“Bite-Size Bits of Local, National, and Global History”
“Bite-Size Bits of Local, National, and Global History”
Near Fonda in Montgomery County, New York — The American Northeast (Mid-Atlantic)

A Liberty Pole

A Liberty Pole Marker image. Click for full size.
Photographed By Craig Doda, June 4, 2019
1. A Liberty Pole Marker
Inscription.  A Liberty Pole erected on this spot occasioned the first blood shed in old Tryon County in May 1776
Erected 1932 by New York State Education Department.
Topics. This historical marker is listed in this topic list: War, US Revolutionary. A significant historical month for this entry is May 1776.
Location. 42° 56.997′ N, 74° 23.526′ W. Marker is near Fonda, New York, in Montgomery County. Marker is on New York State Route 5, 0.3 miles west of Hickory Hill Road (County Route 33), on the right when traveling west. Marker is on the grounds of the Kateri Tekakwitha Shrine. Touch for map. Marker is at or near this postal address: 3628 State Highway 5, Fonda NY 12068, United States of America. Touch for directions.
Other nearby markers. At least 8 other markers are within walking distance of this marker. Kateri's Home (a few steps from this marker); Liberty Pole (a few steps from this marker); Veeder Home (approx. 0.2 miles away); Caughnawaga (approx. ¼ mile away); Caughnawaga Castle Site (approx. 0.3 miles away); a different marker also named Caughnawaga (approx. 0.3 miles away); Mohawk Area (approx. 0.4 miles away); Johnson Hall - 1763 (approx. half a mile away). Touch for a list and map of all markers in Fonda.
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1. More detail on the incident described in "A Liberty Pole"
From “The Pictorial Field-book of the Revolution” by Benson John Lossing, 1855.

“In the spring of 1775, just before the second Congress assembled at Philadelphia, at a court holden at Johnstown, the Loyalists made a demonstration against the proceedings of the National Council, by drawing up and obtaining signatures to a declaration disapproving of the acts of that body in the preceding autumn. This proceeding of the Tories aroused the indignation of the Whigs, who composed a considerable majority of the whites in Tryon county. Committees were appointed and public meetings were called in every district in the county. The first was held at the house of John Veeder, in Caughnawaga, where patriotic speeches were made, and a liberty pole, a most offensive object to the eyes of the Loyalists, was erected. Before this was accomplished, Sir John Johnson, accompanied by Colonel Claus, Guy Johnson and Colonel John Butler, with a large number of their retainers, armed with swords and pistols, arrived upon the ground and interrupted the proceedings. Guy Johnson mounted a high stoop near the old church and harangued the people. He expatiated upon the strength of the king and government, and the folly of opposing the authority of the crown. He had not a conciliatory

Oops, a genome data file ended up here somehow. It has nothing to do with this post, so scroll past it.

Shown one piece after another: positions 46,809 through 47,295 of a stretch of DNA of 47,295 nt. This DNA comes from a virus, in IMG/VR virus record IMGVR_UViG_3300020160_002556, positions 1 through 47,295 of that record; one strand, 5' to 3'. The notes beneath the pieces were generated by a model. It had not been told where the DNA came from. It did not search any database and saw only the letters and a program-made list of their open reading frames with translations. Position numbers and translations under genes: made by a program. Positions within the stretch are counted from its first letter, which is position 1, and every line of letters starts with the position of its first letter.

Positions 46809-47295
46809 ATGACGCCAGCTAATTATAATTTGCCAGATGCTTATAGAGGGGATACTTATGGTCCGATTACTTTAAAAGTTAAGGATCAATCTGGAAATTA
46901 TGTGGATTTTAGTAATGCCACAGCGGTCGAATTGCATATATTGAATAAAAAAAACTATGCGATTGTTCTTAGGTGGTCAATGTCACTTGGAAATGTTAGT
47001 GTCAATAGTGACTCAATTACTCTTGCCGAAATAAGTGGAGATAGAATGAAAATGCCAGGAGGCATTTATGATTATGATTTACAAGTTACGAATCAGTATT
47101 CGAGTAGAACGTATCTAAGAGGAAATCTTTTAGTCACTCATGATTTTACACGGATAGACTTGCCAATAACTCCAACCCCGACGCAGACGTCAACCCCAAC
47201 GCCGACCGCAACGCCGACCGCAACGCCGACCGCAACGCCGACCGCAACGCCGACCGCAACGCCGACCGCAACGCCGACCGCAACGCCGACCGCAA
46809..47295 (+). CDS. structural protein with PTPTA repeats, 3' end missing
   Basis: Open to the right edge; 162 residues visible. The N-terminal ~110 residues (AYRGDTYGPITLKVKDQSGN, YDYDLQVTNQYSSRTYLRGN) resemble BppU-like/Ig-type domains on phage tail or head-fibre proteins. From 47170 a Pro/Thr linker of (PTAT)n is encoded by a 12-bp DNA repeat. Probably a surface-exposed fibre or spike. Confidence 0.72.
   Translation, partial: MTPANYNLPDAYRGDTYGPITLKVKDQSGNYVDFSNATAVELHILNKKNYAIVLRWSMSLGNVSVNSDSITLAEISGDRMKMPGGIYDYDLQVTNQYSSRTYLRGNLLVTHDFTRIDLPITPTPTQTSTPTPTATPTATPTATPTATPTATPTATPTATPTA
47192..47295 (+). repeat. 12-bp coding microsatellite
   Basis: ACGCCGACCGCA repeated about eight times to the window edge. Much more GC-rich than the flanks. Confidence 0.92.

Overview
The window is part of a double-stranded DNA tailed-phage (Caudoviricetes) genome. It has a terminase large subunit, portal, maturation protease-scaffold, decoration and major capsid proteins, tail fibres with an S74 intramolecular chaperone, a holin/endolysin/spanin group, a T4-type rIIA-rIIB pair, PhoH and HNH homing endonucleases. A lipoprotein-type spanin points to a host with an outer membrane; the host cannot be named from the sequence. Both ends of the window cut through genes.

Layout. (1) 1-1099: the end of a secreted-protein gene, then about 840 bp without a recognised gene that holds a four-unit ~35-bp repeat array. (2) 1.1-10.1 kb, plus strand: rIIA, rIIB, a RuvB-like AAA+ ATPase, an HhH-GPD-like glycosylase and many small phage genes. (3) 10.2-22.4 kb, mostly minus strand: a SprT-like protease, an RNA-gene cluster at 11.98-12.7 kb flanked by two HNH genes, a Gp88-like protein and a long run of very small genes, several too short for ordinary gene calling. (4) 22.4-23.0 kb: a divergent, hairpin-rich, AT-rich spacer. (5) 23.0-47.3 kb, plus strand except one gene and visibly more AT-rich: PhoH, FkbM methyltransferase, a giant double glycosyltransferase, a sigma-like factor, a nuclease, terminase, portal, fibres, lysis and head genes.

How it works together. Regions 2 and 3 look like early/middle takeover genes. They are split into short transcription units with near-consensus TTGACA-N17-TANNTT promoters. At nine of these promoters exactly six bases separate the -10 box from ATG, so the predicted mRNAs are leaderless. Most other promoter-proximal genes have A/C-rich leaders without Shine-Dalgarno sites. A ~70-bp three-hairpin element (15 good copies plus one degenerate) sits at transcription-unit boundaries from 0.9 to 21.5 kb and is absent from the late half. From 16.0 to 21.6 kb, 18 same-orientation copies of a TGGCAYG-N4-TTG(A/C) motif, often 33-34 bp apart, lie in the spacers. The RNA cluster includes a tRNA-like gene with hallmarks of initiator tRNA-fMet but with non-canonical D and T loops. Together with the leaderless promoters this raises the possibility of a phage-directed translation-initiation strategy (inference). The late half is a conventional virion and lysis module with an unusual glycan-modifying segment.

A Liberty Pole Marker image. Click for full size.
Photographed By David Graff, circa June 24, 1997
2. A Liberty Pole Marker
word for the people, but denounced their proceedings in virulent and abusive language, so irritating, that Jacob Sammons, a leader among the Whigs, could no longer restrain himself, but boldly pronounced the speaker a liar and a villain. Johnson leaped from this tribune and seized Sammons by the throat; one of his party felled the patriot to the ground by a blow from a loaded whip-handle, and then bestrode the body. When Sammons recovered from the momentary stupor, he hurled the fellow from him, and springing upon his feet, stripped off his coat and prepared to fight, when he was again knocked down. Most of his Whig friends had fled in alarm, and he was carried to his father’s house, ‘bearing upon his body the first scars of the Revolutionary contest in the county of Tryon’.”
    — Submitted February 27, 2015, by J. Makali Bruton of Accra, Ghana.
Kateri Tekakwitha Shrine Grounds image. Click for full size.
Photographed By David Graff, circa June 24, 1997
3. Kateri Tekakwitha Shrine Grounds
Near the marker. The crosses represent the Stations of the Cross.
Credits. This page was last revised on December 22, 2020. It was originally submitted on February 17, 2013, by David Graff of Halifax, Nova Scotia. This page has been viewed 563 times since then and 26 times this year. Last updated on February 27, 2015, by J. Makali Bruton of Accra, Ghana. Photos:   1. submitted on December 11, 2020, by Craig Doda of Napoleon, Ohio.   2, 3. submitted on February 17, 2013, by David Graff of Halifax, Nova Scotia. • Bill Pfingsten was the editor who published this page.

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May. 30, 2023